Author Topic: What the frell?...taxpayers to pony up for .... bids NOT accepted??  (Read 576 times)

0 Members and 1 Guest are viewing this topic.


  • Hero Member
  • *****
  • Posts: 27078
    • View Profile
  • Liked:
  • Likes Given: 0
The Bullet Train Bailout scheme

The unneeded and overpriced California High Speed Rail project was pegged as a boondoggle almost immediately after voters in 2008 narrowly approved selling $9.9 billion in bonds to start it rolling.

The scheme only has gotten worse, with condemning analyses by numerous government agencies and private organizations questioning everything from whether it can be built for the advertised price to whether there is sufficient ridership to make it profitable. Numerous lawsuits protest the proposed route. Polls showed voters would reject the train by 2-1 if given another chance.

Since 2008, estimated costs skyrocketed from an original $33 billion to $45 billion, then to $98 billion and, most recently, back to $68 billion. The current reduction is thanks to more broken promises. The route now is 480 miles compared with the original 800, and the supposed 200-mph train now will be much slower when it rolls through congested metropolitan areas. Who knows what untoward alterations and broken promises are ahead as rail authorities try force this round peg into a square hole.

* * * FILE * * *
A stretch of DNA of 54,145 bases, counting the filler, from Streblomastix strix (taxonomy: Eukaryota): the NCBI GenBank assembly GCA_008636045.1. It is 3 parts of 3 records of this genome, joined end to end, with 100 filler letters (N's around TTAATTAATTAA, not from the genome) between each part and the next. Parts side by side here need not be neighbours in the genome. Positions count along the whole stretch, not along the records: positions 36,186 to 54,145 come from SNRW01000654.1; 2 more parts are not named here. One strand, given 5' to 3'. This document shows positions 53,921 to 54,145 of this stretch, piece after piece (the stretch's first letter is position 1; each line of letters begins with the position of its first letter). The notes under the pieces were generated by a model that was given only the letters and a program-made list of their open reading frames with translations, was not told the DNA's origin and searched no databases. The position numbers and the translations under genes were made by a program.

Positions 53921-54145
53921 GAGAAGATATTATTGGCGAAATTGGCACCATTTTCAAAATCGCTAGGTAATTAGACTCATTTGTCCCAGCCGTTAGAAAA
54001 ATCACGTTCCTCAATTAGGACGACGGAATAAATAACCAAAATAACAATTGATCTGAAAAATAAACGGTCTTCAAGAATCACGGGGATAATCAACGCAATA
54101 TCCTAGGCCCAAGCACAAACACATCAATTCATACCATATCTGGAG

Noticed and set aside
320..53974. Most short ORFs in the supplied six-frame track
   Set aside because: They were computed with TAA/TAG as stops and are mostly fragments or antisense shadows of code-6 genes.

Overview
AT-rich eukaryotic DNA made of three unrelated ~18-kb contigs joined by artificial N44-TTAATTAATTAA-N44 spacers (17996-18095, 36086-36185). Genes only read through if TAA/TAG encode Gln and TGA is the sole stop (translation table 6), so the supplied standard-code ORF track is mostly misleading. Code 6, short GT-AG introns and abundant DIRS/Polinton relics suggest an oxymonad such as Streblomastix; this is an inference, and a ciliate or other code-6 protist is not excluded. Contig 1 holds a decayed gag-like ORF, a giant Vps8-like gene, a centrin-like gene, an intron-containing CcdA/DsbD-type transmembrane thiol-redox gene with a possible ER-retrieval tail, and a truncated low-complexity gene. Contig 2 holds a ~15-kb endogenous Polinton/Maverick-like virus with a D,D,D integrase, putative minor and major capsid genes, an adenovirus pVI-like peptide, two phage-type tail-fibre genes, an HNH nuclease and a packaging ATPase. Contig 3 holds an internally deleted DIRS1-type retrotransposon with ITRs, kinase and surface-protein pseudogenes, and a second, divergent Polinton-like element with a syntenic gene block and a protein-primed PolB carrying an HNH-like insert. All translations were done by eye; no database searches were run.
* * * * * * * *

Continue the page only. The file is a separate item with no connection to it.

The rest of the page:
As if all of this weren't offensive enough, the High Speed Rail Authority has announced it will pay contractors for bidding on designing and building the initial 30 miles of track, even if their bids are not accepted. Of five bidders, one will get the contract, but the four losers will walk away with a $2 million "stipend" for having submitted bids.

"We've never had a business plan. We've never had a funding source. We've never had an accurate ridership study, and we are thinking of [using eminent domain powers to seize] hundreds of parcels," said an outspoken critic, Assemblywoman Diane Harkey, R-Dana Point. "And we're sending out bids and paying out $2 million as if we are a private company for anyone who wants to bid but doesn't happen to win."

Rail authorities say the stipends are not that unusual for large-scale projects, and will result in lower bids. Maybe. But paying rejected bidders looks to us like a subsidy. Without the $2 million guarantee payback, would these contractors go to the time and expense to generate a bid for a stretch of rail on land not yet acquired, and subject to further court challenges?

The larger question, however, is whether the stipends violate the 2008 ballot proposition's explicit ban on subsidizing the project. Gov. Jerry Brown doesn't seem bothered. "You don't think the freeways are run with subsidies? The airports are run with subsidies. Come on. It costs money," Mr. Brown reportedly said on a radio talk show.

The attitude of high-speed rail backers from Day 1 has been to ignore promises and limitations in Proposition 1A, which authorized the bonds, which, incidentally, cover less and less of the total costs of this boondoggle.

Is this any way to run a railroad?

"The worst form of inequality is to try to make unequal things equal." -- Aristotle